The Inheritance Cycle

(Spoiler free!)

I’ve just read my way through 3 of the finest books I’ve had the chance to enjoy in my life:

I have to admit that I have a certain bias towards fantasy stories set in medieval times and that, especially if dragons are involved, it’s hard for me not to give such books a bonus in my personal rating, but still, I think the books in the inheritance cycle are very well written and provide excellent narration.

Maybe my bias shows here already, but when Eragon appeared on the shelves, many critics moaned endlessly about how it was just a mix of Lord of the Rings and Star Wars. Some plot elements bore a distant likeness to Star Wars and Christopher Paolini used the well-known elf and dwarf stereotypes.

For me, this doesn’t lessen the books in any way. It would become a problem if he actually reused plot elements, because then, I could predict the story and all suspense would be destroyed, but that’s not the case here. Far from it. I think the inheritance cycle tells a genuinely good story.

It’s not without its weaknesses, either. The author sometimes falls trap to the “explainology” that is plaguing mainstream cinema: everything must have a clear and logical reasoning and you better stump the viewer (reader) with his nose into it and then, just to be sure, tell them that they’ve just observed an explanation for the behavior or happening of xy at time z.

The rules of magic in his world also feel like they are becoming a bit of a problem for the author. Magic in Alagaësia seems to be just too powerful. Whereas in other fantasy novels you wonder why the magicians don’t simply telekinetically sever a major artery or smash the brains of the soldiers in an approaching army, in the inheritance cycle, the magicians actually do it.

To counter these attacks, magicians erect wards to protect their own army against such spells. Attacking mages then again will try to find clever and obscure attacks the wards don’t protect against. And if that’s not complicated enough, being a magician is synonymous with also being a telepath, so magicians can battle each other physically, while attempting spells of doom, while using enchanted items and while trying to take control of the enemy magician’s mind.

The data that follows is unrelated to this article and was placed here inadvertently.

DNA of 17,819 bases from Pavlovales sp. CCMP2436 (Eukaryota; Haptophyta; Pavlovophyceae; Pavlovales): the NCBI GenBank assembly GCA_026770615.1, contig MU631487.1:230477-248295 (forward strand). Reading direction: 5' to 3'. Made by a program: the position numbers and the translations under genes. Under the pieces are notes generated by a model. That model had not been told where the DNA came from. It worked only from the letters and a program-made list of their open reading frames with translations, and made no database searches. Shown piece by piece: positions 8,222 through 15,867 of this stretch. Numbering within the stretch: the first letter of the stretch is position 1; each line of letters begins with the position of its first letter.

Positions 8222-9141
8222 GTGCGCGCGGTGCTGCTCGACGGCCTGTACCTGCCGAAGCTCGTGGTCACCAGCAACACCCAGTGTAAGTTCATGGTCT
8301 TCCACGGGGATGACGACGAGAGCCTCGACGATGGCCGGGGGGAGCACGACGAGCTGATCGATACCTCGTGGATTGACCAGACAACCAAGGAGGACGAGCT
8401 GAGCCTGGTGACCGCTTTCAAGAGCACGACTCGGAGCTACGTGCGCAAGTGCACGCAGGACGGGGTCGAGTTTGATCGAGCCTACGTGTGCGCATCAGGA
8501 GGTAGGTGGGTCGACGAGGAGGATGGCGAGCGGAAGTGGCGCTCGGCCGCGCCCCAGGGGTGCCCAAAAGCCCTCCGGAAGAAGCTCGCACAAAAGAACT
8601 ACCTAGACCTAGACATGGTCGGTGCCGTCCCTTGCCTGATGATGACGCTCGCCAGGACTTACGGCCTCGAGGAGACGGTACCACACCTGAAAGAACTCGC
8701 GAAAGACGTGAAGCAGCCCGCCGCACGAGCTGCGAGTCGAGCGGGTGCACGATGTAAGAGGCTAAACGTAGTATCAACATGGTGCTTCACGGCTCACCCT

In short, sometimes, magics seem quite out of control in this story. This earns both a point for a daring and novel idea, but also one for a common weakness in the plot.

Back on the bright side, everything else is solid good work. I am especially happy about how the storytelling doesn’t fell victim to the sightseeing syndrome: while it never stops being interesting, the story doesn’t just jump from spectacle to spectacle with everything inbetween just there to pave the way for another big event.

Granted, you will find this, too, in other books – and if the author is inept, it bcomes real nuisance that’s both boring to the reader and keeps the story from making progress, but I think this is one of the areas Christopher Paolini excels at. Whenever he tells about an unrelated experience by one of the characters, it satisfies something the reader was curious about and he still keeps the tension of the greater story alive.

The consequences of many decisions eragon has to face are as difficult to see for the reader as they appear to the character himself. And eragon doesn’t follow the accepted code of chivalry for modern action heroes. He loses his temper, makes a wrong decision or chooses to create a lesser evil to prevent a larger one. He is neither the typical anti-hero I guess most of us are now fed up seeing depicted again and again in mainstream entertainment nor is he the brilliant knight in shining armor.

The books also don’t shy away from depicting evil in the most real sense: torture, grave injustice and crimes for which you just want to hit your clenched fist on the table while reading. Who wouldn’t want to punch Galbatorix in the face – again and again – after reading what he really did near the end of Book 3?


So, as you may guess, in my opinion, while the concepts used are not novel, the inheritance cycle is a very well executed and unique story with interesting characters and all the suspense, emotions and beauty I could have wished for.

When I google for reviews, I get the impression that everyone is fond of criticizing the inheritance cycle, but I say this was one of the best reads of my live. I’ve bought the first three books and when book four is published, I shall buy them all again in a matching slipcase.

A book doesn’t define itself by how eloquent it’s written or by how novel the ideas are alone. A book should stoke emotions, entertain and if you will, satisfy some primal urges along the way. That, at least for me, is what makes a good book.

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